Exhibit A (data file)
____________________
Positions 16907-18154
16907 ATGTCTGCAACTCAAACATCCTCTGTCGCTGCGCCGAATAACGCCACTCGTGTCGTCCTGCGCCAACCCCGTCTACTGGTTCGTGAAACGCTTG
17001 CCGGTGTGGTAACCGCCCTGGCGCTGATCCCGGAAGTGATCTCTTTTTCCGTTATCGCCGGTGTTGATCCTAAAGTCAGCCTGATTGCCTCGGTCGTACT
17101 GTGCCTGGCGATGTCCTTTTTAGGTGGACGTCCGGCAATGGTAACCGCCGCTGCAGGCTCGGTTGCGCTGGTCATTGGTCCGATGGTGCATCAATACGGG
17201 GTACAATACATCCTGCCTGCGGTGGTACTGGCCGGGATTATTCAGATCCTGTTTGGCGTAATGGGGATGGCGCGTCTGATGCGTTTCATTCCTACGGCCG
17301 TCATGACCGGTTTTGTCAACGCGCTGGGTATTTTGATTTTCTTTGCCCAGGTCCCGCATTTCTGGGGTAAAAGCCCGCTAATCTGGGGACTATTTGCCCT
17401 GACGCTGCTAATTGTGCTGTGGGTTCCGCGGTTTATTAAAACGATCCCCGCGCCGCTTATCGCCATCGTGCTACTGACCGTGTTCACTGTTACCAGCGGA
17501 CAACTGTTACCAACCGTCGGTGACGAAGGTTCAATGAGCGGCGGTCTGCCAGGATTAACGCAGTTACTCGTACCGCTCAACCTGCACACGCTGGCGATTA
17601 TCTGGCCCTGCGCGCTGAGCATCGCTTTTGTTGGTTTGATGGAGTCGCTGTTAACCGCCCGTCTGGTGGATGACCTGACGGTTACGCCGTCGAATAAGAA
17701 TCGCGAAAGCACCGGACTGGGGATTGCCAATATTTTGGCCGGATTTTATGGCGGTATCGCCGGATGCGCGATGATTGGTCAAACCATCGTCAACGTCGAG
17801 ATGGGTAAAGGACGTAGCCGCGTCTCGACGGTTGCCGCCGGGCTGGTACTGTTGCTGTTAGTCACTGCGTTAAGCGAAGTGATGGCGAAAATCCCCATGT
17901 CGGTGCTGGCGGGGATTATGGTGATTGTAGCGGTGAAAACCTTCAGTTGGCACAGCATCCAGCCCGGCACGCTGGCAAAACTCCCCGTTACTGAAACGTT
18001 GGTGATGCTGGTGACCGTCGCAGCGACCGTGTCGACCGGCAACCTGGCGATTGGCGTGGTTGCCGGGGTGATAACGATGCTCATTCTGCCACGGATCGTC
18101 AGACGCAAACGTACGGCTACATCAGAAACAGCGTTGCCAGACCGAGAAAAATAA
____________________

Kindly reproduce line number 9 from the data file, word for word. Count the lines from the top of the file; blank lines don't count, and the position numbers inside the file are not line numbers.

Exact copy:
17601 TCTGGCCCTGCGCGCTGAGCATCGCTTTTGTTGGTTTGATGGAGTCGCTGTTAACCGCCCGTCTGGTGGATGACCTGACGGTTACGCCGTCGAATAAGAA